Sierra Leone is now experiencing a new crisis as burial teams have gone on strike after not receiving their hazard pay this week. Workers left the bodies of Ebola victims on the streets.
The strike was first reported on Wednesday, by the Sierra Leone Broadcasting Corporation. A spokesman from the Health Ministry told reporters that the situation was “very embarrassing” and assured his audience that money was available for the paychecks. More information should follow on Wednesday evening, the spokesman said.
In the meantime, during a radio breakfast program on Wednesday, deputy health minister, Madina Rahman, announced that the crisis had been resolved, although organizers couldn’t be reached to confirm that the situation was truly over. According to Rahman, the dispute was caused by a one-week backlog for the hazard pay that burial teams should have received. Apparently, although the money had been deposited in the bank, it didn’t reach the teams on time.
“The health ministry is going to investigate the delay in the health workers not receiving their money,”
the deputy health minister said.
Sierra Leone is one of the West African countries worst stricken by the deadly outbreak. Its government had already been facing criticism over a shipping container filled with mattresses and medical gear that was left in the port for over a month.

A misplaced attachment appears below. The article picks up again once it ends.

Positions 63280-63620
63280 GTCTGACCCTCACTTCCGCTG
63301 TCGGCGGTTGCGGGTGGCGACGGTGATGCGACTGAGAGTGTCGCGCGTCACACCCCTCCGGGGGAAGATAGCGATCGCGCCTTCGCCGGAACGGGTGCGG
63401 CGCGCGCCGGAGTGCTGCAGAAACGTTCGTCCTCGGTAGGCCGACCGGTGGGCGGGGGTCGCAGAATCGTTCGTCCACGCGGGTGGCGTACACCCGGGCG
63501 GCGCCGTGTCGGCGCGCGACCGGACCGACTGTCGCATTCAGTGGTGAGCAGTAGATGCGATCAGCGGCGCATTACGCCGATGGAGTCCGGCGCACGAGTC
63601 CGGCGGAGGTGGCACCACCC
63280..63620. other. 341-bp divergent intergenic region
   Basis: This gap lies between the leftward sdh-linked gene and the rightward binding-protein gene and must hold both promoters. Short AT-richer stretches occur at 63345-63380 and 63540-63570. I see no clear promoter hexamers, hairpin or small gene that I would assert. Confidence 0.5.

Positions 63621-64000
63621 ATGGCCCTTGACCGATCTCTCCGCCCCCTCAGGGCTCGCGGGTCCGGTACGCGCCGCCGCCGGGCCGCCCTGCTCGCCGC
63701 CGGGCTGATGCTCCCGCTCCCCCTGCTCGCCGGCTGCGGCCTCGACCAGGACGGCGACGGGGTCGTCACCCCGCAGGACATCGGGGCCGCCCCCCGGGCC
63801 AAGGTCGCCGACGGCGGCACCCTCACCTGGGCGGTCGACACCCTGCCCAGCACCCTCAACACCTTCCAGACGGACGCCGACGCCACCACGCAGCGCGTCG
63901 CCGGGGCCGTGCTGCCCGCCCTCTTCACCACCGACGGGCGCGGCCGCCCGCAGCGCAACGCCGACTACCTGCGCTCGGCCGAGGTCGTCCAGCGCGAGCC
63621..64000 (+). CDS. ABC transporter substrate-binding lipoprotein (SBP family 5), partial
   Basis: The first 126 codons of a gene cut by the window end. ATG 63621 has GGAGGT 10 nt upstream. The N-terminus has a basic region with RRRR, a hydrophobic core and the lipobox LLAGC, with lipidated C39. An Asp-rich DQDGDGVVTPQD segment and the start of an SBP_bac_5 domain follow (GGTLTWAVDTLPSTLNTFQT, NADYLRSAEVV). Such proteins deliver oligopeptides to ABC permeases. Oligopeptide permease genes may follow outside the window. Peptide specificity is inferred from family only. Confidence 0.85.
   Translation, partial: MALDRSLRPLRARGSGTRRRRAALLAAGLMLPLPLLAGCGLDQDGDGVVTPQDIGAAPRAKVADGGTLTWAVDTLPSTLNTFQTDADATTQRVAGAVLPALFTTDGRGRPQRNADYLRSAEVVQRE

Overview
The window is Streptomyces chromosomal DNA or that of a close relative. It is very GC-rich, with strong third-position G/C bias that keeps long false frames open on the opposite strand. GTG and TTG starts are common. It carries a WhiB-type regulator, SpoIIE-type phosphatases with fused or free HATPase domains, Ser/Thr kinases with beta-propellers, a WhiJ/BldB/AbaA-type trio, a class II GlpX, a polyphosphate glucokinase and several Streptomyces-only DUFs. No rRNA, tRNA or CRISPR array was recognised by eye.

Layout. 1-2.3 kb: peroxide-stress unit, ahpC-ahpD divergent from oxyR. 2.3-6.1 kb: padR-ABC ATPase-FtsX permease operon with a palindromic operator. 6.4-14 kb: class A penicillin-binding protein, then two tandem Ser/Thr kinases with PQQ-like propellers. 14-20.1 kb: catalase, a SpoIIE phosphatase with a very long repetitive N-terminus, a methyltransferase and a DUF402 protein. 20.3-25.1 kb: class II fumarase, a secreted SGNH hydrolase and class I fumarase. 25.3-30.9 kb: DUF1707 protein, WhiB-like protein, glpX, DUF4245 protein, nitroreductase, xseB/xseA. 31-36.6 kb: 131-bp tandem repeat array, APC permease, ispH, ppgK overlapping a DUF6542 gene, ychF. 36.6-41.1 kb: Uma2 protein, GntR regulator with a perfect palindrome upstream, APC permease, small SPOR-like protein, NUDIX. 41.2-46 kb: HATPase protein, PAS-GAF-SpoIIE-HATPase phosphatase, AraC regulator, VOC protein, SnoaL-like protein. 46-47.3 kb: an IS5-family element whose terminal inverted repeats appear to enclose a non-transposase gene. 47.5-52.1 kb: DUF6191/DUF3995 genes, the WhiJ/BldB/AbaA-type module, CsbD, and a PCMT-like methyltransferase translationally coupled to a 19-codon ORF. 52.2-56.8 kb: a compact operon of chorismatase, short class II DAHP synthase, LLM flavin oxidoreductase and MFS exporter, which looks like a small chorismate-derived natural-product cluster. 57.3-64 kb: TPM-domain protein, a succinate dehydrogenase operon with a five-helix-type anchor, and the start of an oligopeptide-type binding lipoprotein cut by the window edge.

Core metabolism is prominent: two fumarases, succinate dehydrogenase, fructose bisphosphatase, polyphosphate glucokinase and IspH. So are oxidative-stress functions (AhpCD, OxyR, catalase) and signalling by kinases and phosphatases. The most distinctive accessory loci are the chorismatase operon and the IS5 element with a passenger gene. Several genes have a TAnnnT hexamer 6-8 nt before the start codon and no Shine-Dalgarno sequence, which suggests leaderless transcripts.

In Sierra Leone alone there are 2,100 confirmed Ebola cases and over 600 deaths, although officials argue that these figures don’t accurately reflect the reach of the outbreak because of unreported cases. In all West African countries affected by the outbreak, over 3,400 people lost their lives to the hemorrhagic fever virus.
Burial teams are instructed to retrieve the bodies of those who die in their homes or on the streets from Ebola, and are equipped with several layers of protective clothing as well as goggles, boots, gloves and head coverings to ensure protection from the virus.
While in Sierra Leone the situation is getting even more difficult, in Spain, a second nursing assistant was placed under observation in the hospital where a colleague is fighting for her life after contracting the disease. According to officials, the Spanish health worker infected with Ebola helped treat the two Spanish priests who contracted the disease in West Africa and who died later, at the treatment center.
Apart from the two nurses, three more people were under observation at the Carlos III hospital. Two of them just received the all clear after testing negative for the Ebola virus.